It comes as a surprise, therefore, that Levy, at a ripe 60 years can call an emergency summit to discuss the delayed release of results in neighbouring Zimbabwe, a 12 day delay, when he saw no need to call for one when Jean Pierre Bemba and his brigands threatened the peace process in the DRC.

How ironic that Levy QC forgets precedent, particularly as a similar situation obtained in Mozambique but the then Sadc chair did not fret over the issue.

Levy’s summit, for that is exactly what it will be, should it go ahead, comes as a surprise particularly as no summit was called to discuss Mozambique when presidential election results in that country were delayed by two weeks in 1999 with the National Election Commission battling logistical problems.

Lessons from Maputo

Mozambique’s second multi-party elections produced such a close contest that election officials were forced to announce the winners a whole fortnight after polling stations closed as close contests naturally demand intense verification.

Just like in Zimbabwe, the close outcome left the opposition Renamo frustrated and threatening to lodge a series of complaints in the Supreme Court.

Renamo threatened to make Mozambique ungovernable if Chissano was endorsed ahead of Dhlakama.

In the end Chissano and Frelimo won 133 seats, while Renamo weighed in with 117 in the 250-seat Assembly. Chissano had 52,29 percent of the vote against Dhlakama’s 47,71 percent.

A bitter Dhlakama dismissed the results as a "democratic farce" threatening to create ‘‘difficult conditions’’ for Mozambique, which was taken to be a euphemism for a return to war. But the then Sadc chair did not call a summit as it was appreciated that election systems by nature involve complex counting.

And in Mozambique the system left voters, citizens, diplomats, observers and the media increasingly tense as rumours flew about Maputo fuelling charges and counter-charges of vote manipulation amid a torrent of threats from Renamo.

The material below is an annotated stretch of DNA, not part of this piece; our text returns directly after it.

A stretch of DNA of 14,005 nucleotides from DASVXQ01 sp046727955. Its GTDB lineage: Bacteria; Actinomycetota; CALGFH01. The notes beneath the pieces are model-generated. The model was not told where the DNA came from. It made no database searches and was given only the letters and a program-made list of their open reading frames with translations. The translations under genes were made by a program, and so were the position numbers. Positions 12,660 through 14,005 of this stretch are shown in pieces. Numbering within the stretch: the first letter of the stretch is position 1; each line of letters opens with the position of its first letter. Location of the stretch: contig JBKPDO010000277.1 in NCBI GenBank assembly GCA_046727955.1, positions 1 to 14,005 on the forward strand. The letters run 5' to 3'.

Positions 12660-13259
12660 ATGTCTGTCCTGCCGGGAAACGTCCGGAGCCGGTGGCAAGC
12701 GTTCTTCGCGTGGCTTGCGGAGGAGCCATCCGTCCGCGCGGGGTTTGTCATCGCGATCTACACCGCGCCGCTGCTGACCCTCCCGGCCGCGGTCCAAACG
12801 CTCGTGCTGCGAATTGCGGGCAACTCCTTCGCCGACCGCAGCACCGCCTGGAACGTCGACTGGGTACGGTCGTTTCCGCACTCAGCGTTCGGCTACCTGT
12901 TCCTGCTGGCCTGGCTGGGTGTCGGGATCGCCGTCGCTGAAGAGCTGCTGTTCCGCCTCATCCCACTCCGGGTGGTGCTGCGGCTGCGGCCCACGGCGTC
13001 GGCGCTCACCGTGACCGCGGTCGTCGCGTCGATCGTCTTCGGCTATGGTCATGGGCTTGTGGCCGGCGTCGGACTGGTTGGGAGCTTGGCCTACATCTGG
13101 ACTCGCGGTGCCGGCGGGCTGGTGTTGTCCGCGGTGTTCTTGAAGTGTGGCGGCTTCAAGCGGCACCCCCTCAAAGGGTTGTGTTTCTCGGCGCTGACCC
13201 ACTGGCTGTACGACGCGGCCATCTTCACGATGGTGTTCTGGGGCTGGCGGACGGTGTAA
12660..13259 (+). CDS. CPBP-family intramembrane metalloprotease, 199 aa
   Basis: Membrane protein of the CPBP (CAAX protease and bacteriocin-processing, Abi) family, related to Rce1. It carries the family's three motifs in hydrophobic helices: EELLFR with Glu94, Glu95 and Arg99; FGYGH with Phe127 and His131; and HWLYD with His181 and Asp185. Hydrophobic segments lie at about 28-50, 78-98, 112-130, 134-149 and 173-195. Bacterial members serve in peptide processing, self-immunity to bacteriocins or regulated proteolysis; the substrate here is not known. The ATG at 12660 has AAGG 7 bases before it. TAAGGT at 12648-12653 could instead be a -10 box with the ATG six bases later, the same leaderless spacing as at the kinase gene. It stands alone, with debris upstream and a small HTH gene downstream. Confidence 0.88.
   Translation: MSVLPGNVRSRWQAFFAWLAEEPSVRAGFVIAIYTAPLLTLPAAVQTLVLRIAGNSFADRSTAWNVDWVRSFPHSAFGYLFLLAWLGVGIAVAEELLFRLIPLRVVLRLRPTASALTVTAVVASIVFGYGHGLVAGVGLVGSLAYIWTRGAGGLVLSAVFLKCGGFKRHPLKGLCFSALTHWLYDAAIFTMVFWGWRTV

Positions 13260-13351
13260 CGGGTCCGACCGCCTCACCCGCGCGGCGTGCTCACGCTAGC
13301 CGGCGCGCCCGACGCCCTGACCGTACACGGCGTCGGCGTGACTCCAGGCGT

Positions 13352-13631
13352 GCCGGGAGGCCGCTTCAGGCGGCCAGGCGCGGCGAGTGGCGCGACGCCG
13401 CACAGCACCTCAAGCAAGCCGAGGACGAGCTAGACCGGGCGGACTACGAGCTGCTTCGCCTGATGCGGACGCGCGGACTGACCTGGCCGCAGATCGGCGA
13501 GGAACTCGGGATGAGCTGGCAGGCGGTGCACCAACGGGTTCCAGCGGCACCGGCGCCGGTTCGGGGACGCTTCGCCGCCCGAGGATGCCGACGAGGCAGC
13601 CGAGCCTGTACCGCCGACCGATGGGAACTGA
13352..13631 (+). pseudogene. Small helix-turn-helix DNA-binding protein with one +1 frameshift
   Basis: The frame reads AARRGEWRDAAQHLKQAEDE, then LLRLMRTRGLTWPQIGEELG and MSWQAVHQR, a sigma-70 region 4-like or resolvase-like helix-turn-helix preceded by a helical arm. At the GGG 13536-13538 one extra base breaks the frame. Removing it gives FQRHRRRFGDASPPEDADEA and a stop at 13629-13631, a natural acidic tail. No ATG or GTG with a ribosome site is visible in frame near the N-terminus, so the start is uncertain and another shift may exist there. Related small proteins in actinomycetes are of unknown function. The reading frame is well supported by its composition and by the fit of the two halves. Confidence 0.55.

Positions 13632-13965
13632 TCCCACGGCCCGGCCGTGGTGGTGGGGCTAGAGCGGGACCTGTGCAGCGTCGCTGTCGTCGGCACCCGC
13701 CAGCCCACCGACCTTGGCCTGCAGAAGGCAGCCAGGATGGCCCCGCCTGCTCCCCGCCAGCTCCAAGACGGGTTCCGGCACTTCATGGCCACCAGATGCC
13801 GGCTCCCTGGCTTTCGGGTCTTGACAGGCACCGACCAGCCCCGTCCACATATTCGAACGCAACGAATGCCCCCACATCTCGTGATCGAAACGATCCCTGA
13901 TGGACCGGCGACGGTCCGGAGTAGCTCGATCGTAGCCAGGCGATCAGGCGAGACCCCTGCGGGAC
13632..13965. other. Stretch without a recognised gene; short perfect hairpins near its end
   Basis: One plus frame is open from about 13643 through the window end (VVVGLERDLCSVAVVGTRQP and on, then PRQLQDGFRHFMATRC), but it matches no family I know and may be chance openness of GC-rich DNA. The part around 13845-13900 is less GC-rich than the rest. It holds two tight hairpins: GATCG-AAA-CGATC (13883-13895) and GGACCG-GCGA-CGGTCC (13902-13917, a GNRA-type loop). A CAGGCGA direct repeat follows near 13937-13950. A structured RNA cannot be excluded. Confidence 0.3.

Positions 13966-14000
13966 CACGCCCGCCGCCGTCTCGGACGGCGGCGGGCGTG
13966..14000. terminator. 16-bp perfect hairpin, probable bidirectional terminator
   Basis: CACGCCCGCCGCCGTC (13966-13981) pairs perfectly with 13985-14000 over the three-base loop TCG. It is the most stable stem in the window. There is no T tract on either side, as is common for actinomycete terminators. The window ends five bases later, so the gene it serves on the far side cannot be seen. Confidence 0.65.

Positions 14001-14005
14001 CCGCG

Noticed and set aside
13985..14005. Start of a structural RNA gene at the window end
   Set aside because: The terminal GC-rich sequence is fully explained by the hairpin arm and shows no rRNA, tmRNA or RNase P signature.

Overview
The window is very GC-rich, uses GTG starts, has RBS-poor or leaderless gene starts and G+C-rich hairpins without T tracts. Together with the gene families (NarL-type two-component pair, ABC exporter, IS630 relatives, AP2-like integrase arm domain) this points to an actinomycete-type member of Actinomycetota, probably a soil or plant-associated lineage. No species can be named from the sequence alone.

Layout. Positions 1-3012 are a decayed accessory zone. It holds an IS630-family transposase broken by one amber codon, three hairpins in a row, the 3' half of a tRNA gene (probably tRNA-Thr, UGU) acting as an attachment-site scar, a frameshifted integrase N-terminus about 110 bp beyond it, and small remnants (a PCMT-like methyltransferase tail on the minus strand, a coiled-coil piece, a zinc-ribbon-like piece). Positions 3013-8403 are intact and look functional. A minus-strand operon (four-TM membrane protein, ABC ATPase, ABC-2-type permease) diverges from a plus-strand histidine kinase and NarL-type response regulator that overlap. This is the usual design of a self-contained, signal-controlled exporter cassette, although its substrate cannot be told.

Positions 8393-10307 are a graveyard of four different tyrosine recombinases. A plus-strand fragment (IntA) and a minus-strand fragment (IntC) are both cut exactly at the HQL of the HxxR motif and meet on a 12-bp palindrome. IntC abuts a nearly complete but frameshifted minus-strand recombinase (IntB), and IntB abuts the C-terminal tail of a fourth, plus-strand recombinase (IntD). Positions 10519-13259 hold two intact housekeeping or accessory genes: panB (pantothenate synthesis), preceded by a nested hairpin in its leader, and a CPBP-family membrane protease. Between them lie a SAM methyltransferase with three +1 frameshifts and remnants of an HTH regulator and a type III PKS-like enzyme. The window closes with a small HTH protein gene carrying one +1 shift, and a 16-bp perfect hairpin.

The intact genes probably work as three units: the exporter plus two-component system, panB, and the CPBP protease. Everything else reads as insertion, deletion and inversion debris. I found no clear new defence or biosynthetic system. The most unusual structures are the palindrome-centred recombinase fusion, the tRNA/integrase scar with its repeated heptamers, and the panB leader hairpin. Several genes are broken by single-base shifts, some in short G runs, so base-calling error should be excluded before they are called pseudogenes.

Finally on December 22, the National Electoral Commission announced the results saying it had taken its time recording the initial vote counts as it could not be rushed or tied down by regulations.

Renamo meanwhile had capitalised on the delays by holding daily Press conferences where it insisted it was winning in six of the country’s 11 provinces. Any parallels with Zimbabwe, Levy?

Renamo’s figures, of course, were were dutifully picked by some local and Western media and non-governmental organisations to a point where Renamo declared itself the winner before the CNE had made even preliminary announcements.

The resultant confusion created considerable tension which, combined with Renamo’s allegations of fraud and other irregularities, put the spectre of military confrontation over a country that was just coming out of a ruinous war of destabilisation.

Security forces were put on high alert as Renamo demanded the elections be declared null and void and a rerun held under the supervision of the ‘international’
community, opposition speak for the white West.

The CNE stood its ground, Chissano was declared the winner and Mozambique moved ahead. It did not take a summit to achieve that.

The situation was the same five years latter when Guebuza won with 64 percent of the popular vote with Dhlakama receiving 32 percent, the results took much longer to come out and again Renamo and its coalition alleged electoral fraud and denounced the result.

Renamo’s claims were echoed by Western observers among them the European Union and the Carter Centre. But the then Sadc chair did not convene a summit.

Ignoring own history

Levy, who won his first presidential contest on December 27 2001, with only 29 percent of the vote courtesy of Zambia’s first past the post system should know better the role of the Western hand in African polls.

His main rival in his inaugural presidential contest, the Western anointed Anderson Mazoka, who came a close second with 27 percent of the vote disputed Levy’s victory.

The EU actually jumped the gun and usurped the powers of the electoral commission of Zambia to announce that Mazoka and his United Party for National Development had won the elections.

Premature congratulations flowed from Western capitals torching wild scenes of violence in Lusaka when Levy was finally declared the winner.

Has he already forgotten this? If his memory can’t stretch that long, what about the events around his re-election on September 28, 2006; under a strong challenge from Sata.

Though this time Levy won with 43 percent of the vote Sata, who made a clean sweep of the cities and towns, prematurely claimed victory, again torching scenes of violence when the MMD began closing the gap when the rural constituencies began reporting in. No summit was convened.